Imizamo Yethu is one of the most densely populated townships in Cape Town. It’s a stark contrast to the wealth and comfort of the Hout Bay suburbs that surround it. When Thulani Madondo arrives, he navigates the space with ease and greets the residents with a familiarity that can only come from calling a similar place home.
He was raised in Kliptown, Soweto, an area steeped in history. It was there that the Freedom Charter was adopted in 1955. Like Imizamo Yethu, it is neglected, lacking basic sanitation and electricity. Thulani grew up sharing a one-bedroom shack with his mother and seven siblings.
It’s difficult to imagine him as anything other than the poised, bright young man open to tackling anything thrown at him – including gumboot dancing on the roof of a shack on a rainy morning – but he evokes with clarity the powerlessness he sometimes felt growing up. “It was challenging,” he admits. “But I understood that education was the one thing that was going to break the poverty cycle in my family.”
As the executive director of the Kliptown Youth Programme (KYP), he is helping others like him realise the same. A youth upliftment initiative he co-founded in 2007, KYP runs an after-school programme providing tutoring and academic support, offers school-fee assistance to committed students, serves free, hot meals, and facilitates extracurricular activities.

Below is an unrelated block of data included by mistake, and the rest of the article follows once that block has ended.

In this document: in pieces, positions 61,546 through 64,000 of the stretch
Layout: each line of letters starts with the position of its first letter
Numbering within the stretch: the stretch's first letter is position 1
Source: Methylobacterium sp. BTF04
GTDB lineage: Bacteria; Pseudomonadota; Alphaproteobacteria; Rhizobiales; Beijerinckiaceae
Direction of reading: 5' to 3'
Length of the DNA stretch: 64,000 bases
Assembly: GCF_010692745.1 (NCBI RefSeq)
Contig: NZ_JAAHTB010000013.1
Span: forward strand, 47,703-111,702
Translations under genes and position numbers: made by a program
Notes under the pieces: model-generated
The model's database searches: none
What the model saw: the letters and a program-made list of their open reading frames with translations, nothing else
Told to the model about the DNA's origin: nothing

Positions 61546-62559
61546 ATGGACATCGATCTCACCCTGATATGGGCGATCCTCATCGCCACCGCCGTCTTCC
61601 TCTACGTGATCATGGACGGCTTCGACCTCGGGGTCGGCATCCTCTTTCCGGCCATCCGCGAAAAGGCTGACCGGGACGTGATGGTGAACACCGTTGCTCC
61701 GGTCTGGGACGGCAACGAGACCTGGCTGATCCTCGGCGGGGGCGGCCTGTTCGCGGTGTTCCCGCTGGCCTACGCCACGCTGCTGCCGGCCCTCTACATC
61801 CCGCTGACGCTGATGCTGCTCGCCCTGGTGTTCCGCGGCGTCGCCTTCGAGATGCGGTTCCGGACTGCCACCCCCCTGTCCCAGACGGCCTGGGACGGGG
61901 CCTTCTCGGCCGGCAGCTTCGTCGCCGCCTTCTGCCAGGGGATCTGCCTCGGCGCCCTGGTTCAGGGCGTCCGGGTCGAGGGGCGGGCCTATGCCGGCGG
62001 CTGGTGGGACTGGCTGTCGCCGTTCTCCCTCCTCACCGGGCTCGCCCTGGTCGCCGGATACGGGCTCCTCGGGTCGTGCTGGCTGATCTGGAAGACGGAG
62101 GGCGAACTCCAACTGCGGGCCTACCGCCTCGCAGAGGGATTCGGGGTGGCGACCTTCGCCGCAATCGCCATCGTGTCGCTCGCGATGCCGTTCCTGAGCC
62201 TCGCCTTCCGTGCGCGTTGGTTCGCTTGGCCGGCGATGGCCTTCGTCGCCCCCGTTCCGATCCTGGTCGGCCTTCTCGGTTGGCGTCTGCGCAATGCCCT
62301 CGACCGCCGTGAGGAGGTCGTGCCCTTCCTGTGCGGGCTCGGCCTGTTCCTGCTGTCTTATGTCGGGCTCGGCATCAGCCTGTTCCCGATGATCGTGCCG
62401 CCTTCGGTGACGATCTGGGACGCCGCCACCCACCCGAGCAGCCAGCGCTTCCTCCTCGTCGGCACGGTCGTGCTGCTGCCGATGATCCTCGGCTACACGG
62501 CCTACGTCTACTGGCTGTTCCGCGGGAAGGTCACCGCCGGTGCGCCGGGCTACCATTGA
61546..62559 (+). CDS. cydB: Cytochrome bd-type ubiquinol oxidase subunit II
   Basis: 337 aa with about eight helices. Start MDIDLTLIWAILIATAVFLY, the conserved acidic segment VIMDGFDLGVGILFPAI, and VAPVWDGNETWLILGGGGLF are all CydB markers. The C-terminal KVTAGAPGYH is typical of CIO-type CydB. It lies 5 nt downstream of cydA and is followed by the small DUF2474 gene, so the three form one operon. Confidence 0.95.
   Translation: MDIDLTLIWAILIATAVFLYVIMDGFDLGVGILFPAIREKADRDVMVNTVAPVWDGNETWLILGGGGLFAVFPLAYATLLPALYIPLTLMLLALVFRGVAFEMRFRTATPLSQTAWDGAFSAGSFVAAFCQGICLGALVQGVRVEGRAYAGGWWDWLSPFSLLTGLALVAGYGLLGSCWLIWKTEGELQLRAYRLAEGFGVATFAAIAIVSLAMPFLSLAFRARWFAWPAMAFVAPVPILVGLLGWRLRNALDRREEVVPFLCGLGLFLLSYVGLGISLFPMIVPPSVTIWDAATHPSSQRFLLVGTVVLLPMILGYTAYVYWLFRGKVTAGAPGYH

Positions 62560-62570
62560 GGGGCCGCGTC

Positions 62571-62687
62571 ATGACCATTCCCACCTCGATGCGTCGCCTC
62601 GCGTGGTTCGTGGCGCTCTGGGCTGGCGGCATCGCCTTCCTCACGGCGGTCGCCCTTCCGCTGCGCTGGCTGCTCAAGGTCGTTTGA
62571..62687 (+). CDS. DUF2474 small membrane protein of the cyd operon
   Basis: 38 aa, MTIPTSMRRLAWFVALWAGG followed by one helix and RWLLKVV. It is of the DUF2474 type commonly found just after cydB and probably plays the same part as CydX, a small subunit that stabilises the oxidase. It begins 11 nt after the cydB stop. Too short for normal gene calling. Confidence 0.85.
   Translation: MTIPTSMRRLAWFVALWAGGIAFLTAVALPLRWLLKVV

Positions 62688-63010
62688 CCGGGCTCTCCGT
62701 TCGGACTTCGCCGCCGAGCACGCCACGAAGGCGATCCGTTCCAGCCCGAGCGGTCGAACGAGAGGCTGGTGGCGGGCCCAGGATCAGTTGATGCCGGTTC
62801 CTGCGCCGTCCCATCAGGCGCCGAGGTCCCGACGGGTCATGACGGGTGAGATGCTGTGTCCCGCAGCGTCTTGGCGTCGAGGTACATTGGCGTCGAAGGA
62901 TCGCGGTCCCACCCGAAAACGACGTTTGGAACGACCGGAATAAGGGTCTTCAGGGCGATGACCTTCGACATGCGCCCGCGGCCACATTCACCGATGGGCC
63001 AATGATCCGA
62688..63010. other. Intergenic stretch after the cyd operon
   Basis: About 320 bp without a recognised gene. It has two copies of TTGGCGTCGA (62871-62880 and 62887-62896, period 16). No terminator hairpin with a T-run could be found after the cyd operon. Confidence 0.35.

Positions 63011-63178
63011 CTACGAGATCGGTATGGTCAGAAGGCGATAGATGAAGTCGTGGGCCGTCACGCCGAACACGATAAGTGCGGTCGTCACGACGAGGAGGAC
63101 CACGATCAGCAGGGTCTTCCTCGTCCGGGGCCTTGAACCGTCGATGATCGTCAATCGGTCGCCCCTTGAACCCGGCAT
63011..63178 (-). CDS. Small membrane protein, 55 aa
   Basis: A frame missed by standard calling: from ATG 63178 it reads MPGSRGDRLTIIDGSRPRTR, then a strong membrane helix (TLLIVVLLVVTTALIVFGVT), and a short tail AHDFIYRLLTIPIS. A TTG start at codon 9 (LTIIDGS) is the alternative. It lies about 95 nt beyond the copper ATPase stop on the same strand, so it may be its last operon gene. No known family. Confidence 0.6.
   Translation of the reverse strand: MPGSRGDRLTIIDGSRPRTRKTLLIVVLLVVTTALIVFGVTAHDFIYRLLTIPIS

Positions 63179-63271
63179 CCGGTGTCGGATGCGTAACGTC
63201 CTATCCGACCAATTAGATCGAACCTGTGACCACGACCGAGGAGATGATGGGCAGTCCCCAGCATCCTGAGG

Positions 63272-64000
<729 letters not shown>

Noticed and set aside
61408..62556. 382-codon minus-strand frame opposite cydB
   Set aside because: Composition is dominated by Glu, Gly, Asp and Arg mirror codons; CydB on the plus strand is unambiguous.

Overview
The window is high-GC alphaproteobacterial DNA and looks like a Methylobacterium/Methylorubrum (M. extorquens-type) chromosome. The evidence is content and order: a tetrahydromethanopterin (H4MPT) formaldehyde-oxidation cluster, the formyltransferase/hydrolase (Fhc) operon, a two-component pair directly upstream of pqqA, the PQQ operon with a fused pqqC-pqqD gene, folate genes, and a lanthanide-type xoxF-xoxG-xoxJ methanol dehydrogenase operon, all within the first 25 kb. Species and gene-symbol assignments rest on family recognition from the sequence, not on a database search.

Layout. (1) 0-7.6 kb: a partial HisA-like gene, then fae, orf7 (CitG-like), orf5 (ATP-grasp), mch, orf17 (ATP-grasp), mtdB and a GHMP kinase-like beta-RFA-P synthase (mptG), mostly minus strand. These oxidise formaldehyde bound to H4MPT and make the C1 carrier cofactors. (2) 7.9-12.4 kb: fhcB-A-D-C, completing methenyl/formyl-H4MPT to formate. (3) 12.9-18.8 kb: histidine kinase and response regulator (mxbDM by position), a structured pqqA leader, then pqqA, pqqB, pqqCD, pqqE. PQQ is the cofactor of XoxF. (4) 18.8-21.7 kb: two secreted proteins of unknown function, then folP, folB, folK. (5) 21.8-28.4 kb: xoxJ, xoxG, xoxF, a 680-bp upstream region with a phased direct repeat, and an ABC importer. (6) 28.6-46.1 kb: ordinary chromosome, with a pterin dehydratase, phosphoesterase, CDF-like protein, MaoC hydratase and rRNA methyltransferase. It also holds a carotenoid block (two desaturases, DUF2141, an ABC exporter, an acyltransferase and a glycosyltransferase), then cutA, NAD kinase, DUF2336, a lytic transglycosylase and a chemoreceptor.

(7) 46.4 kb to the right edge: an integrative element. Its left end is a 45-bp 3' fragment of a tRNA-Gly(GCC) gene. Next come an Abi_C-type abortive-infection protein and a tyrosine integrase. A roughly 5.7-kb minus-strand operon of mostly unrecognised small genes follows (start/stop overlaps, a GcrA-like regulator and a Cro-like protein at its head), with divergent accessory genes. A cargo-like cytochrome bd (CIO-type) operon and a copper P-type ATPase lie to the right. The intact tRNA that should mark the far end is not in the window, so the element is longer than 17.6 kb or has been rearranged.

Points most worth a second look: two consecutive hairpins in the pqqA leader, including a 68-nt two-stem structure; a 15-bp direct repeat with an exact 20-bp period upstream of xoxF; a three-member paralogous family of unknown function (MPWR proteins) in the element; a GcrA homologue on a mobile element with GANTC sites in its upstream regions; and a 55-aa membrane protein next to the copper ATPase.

The social ills that accompany township life affect the future of its youth. Teenage pregnancy, alarming school dropout rates, and crime are just a few of the problems that often hinder their progress. A beneficiary of community outreach programmes himself, Thulani knew that he wanted to confront this, and under his leadership, KYP has successfully placed 23 students in tertiary education programmes. “People need to be reminded that they are still powerful,” he explains. “They can still achieve whatever they want to achieve.”
Driving him is a desire to see Africans uplifting themselves. He laments the common rhetoric of Americans and Europeans looking to save Africa, insisting that it is a job for nobody but us.
As Thulani takes his seat in front of the camera, smoothing the creases of his navy suit, he exudes confidence and self-respect. “I never got a chance to go to university or college,” he says. “And if I am able to provide that opportunity for others, it makes me feel better.” But the little boy from Kliptown who dreamed of becoming an accountant has done more than console himself. He has become an acclaimed and admired leader of his community, providing one of the most crucial human dignities – access – to those who would otherwise have none.